With Gerald Butts, Member of McGill’s BOG & President of World Wildlife Fund Canada

Posted on Wednesday, April 6, 2011

Gerald Butts: The world can afford a lot more people who live like Africans, what it can’t afford is a lot more people who live like Americans and Canadians. / Photo: Owen Egan

By Neale McDevitt

A former two-time Canadian National Debating Champion while pursuing his Honours BA and MA at McGill in the 1990s, Gerald Butts knows a thing or two about the power of words. But he also knows how to put words into action – especially when it comes to issues of sustainability. Prior to his becoming President and CEO of World Wildlife Fund of Canada, one of the country’s largest conservation organizations, Butts served as Principal Secretary to Ontario Premier Dalton McGuinty. During that time he was intimately involved in all of his government’s significant environmental initiatives, from the Greenbelt and Boreal Forest Conservation Plan to the coal replacement strategy and green economy initiatives.

Playing the role of prodigal son, Butts has returned to his alma mater after being named to McGill’s Board of Governors in January. On March 15, our newest BoG member was at the Thomson House to deliver a lecture titled Make It Happen: Growing Toward Sustainability at McGill and afterward, he sat down with the McGill Reporter.

With the demands the world’s population of close to seven billion people puts on all viable land, is it worth even addressing other issues of sustainability?

We have to be careful here. There is an obvious mathematical relationship between the number of people on the planet and the resources we consume. But it’s not a straight function of population growth; it is a question of sustainability and the efficient use of resources per person. The world can afford a lot more people who live like Africans, what it can’t afford is a lot more people who live like Americans and Canadians.

How difficult is it to get developing nations to buy into the idea of sustainable progress?

Given where they are in the arc of their development, there are – believe it or not – some advantages that developing nations have.

That sounds pretty optimistic.

I guess my optimism comes from seeing a lot of the world over the last three years and realizing this is a cross-cultural issue. People in China don’t feel aggrieved that they can’t develop the way we have in the West. They know this is a serious problem that must be solved. China’s approach to the problem is “we will engineer our way out of environmental limits on traditional means of growth.”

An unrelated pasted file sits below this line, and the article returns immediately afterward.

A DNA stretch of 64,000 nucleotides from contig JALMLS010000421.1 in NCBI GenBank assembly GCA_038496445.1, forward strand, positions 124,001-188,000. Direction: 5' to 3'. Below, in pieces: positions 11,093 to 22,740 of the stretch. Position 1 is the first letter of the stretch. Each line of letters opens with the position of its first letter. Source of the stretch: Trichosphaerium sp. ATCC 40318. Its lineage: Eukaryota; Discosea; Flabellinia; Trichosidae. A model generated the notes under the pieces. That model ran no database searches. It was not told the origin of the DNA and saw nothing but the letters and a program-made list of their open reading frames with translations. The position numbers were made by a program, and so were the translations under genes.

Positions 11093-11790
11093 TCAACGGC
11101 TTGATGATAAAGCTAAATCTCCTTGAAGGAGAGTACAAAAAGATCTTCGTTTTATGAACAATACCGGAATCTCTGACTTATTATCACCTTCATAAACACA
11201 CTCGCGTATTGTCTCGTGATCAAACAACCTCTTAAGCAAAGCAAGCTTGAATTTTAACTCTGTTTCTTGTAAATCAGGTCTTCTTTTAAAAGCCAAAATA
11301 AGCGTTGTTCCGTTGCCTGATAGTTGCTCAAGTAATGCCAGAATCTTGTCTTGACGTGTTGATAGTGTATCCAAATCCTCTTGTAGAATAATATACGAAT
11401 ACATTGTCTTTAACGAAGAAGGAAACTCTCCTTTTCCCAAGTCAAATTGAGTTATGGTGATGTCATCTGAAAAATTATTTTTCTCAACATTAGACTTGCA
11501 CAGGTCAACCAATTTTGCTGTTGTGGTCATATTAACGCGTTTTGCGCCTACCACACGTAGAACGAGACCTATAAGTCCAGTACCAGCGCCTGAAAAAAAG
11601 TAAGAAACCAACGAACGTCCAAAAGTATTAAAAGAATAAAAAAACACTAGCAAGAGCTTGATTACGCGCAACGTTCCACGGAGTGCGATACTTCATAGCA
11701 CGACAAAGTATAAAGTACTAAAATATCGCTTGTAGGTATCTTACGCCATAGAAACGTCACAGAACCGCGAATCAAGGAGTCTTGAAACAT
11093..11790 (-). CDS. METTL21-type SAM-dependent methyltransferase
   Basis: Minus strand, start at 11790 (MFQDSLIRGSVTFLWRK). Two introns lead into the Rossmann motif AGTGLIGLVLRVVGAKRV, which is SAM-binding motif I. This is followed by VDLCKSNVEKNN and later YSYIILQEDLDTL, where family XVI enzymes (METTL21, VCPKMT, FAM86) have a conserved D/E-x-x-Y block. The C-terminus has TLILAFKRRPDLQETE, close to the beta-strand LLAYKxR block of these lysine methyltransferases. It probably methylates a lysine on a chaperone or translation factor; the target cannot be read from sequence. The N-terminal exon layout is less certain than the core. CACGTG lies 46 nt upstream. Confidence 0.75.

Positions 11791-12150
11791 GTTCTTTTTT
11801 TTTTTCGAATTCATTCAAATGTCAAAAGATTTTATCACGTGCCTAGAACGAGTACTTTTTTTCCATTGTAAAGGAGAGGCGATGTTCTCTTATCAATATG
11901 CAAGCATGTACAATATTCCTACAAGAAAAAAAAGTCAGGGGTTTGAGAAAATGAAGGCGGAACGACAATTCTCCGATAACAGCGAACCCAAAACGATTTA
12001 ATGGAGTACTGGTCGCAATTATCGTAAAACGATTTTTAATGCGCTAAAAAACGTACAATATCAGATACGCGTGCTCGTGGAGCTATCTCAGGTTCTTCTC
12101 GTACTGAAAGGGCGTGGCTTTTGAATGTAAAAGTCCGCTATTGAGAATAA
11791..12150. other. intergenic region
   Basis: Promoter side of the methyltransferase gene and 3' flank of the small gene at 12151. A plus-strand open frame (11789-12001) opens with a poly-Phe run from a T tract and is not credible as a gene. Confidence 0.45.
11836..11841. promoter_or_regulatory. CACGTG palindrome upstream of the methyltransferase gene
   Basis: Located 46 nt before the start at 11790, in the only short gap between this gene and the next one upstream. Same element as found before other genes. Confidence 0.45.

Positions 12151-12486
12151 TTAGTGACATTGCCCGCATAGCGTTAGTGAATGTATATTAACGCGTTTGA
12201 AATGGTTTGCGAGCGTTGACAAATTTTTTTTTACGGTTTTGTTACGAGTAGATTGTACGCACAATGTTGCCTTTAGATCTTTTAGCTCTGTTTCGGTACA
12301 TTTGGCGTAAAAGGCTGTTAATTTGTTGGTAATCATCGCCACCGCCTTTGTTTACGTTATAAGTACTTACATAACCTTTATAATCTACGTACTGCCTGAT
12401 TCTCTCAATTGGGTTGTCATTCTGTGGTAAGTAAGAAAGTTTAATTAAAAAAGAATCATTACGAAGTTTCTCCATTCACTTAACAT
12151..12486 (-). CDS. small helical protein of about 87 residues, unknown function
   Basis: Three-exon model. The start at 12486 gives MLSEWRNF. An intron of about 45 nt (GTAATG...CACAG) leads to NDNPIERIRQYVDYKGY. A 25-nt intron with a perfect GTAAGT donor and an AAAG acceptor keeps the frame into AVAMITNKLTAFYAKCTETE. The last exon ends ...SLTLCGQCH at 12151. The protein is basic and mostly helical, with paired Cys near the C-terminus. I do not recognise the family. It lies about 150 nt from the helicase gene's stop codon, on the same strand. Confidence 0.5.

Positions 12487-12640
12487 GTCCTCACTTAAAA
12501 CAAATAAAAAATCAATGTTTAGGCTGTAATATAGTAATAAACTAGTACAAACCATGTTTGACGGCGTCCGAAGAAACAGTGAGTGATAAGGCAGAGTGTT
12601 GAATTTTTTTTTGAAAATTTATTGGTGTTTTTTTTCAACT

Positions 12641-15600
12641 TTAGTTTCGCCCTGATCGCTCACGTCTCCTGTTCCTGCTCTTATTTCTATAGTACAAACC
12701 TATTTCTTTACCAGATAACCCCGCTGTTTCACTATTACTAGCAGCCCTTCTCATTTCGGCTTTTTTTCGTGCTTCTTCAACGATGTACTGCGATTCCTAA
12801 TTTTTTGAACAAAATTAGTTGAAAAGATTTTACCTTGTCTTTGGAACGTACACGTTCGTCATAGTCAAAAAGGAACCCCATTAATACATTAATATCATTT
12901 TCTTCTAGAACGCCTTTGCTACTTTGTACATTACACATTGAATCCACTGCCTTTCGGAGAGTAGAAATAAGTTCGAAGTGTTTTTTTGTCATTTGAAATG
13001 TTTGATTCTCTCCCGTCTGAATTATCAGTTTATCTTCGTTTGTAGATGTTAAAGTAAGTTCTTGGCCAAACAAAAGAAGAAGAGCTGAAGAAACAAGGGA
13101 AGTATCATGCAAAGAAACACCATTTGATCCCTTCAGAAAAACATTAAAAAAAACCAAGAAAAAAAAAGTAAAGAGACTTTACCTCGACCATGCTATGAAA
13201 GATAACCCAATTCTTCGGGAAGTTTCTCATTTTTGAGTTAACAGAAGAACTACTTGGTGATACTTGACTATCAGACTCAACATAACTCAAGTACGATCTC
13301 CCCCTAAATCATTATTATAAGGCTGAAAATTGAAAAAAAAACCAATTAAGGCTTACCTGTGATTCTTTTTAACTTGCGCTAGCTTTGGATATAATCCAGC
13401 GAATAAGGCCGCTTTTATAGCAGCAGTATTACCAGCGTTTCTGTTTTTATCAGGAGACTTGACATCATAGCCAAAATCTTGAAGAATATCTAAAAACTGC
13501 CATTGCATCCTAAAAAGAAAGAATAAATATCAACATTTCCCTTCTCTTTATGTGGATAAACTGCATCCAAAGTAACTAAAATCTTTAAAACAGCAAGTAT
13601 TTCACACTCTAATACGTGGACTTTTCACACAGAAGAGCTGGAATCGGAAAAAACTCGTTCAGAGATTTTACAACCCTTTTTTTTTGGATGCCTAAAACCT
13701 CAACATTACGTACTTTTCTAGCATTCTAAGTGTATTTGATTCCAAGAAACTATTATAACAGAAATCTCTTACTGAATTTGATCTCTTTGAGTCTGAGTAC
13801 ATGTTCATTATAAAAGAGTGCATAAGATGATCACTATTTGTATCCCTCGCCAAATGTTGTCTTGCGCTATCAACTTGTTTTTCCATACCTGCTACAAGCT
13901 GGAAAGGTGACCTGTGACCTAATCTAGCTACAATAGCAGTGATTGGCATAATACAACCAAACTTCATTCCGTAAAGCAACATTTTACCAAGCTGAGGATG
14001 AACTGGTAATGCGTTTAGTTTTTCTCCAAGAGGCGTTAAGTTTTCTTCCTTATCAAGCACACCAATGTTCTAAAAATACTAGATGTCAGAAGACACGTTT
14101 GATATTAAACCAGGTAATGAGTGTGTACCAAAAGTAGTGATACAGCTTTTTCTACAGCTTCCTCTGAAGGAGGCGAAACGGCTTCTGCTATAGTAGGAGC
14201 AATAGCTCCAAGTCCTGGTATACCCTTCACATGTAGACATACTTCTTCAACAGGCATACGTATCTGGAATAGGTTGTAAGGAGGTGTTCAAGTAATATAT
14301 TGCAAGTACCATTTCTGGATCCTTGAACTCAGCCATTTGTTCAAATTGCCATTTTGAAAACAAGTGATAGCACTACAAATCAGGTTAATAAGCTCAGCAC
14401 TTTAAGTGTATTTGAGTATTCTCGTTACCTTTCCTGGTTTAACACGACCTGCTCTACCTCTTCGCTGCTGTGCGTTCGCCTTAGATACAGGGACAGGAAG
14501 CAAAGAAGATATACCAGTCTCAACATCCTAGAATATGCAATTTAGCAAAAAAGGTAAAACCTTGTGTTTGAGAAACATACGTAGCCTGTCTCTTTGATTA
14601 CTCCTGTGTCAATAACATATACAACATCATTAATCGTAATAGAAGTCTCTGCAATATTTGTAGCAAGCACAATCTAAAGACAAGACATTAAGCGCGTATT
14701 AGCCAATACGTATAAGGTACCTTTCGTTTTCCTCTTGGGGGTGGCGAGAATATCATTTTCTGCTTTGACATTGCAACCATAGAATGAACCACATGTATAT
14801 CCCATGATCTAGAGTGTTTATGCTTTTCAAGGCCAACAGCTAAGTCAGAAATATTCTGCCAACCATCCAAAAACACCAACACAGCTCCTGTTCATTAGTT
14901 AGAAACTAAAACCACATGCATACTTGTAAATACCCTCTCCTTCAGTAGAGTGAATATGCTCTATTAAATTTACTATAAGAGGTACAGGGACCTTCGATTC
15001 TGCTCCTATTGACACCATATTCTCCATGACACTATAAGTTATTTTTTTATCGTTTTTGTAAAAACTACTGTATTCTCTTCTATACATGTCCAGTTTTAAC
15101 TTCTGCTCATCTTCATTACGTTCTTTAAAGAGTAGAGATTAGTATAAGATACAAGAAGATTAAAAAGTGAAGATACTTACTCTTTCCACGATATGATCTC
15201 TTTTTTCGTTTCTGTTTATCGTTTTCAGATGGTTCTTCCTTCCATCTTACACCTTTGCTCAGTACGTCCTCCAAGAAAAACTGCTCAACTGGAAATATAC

Conversely, one of the single biggest obstacles we have in creating sustainable urban environments in North America is 200 years of legacy infrastructure.

Solutions often come from places where resource scarcity is a huge problem to the point where social cohesion is threatened. That’s why Singapore has perhaps the best water management system in the world. I have a lot of faith in people because I really believe we can think our way out of just about any problem.

How realistic is it to ask North American consumers to change their habits?

You could argue – and many people do – that dematerialization is already underway. We download our music, we download our movies – we no longer purchase a lot of hard goods in some sectors of the economy and that’s a really positive step forward.

There is a real continuum from good to bad in the way we produce and consume goods. There is a way to produce commodities that have a minimal environmental impact and at the WWF we’re trying to help foster public policy that gives incentives to firms to produce goods on the lower end of that continuum and for individuals to consume those goods.

Cars are a perfect example, right? I’m not saying we have to do away with cars – they’ve become an integral part of our lives. But there are certainly choices to be made that have less of a negative impact than others.

In your lecture, you emphasized how much of the responsibility to make meaningful changes must come from the young – sometimes the very young.

Take recycling as an example. If you talk to people involved in putting the system into place in the 1980s in Ontario, they would say – almost to a person – that the program was so widely accepted because kids hounded their parents to do it. That’s why, when I speak to kids, I’m always on them to pester their parents.

How has McGill changed in terms of sustainability from when you were an undergraduate here in the early 1990s?

There’s a huge difference. I lived in McConnell Hall for my first two years and I’m not sure we had blue boxes. Most of the things we recycled we brought back to the depanneur for a deposit [Laughing]. It’s pretty incredible to see how far the University has come since then in terms of making sustainability a central issue on campus.

When did conservation issues first interest you?

I grew up in Cape Breton and my father was a coal miner. The place was so beautiful and there was such an impact on that beauty because of industry, so these issues have always been a part of my understanding of the world. I don’t remember a time when I didn’t have someone I admired working in areas of sustainability and conservation.

I spent my childhood camping and hiking. I also spent a lot of time on the water in the North Atlantic. When you’ve been heaving over the side of a fishing boat for an hour you realize what kind of power you have relative to the power of the universe. [Laughing] I feel lucky to have had impressed upon me at such an early age the real beauty and force of nature.

But it was at McGill where I first met people pursuing these lines of thought academically and professionally. This was when I first got the sense that you could make a living doing this. This is where a lot of ideas began to really percolate for me.

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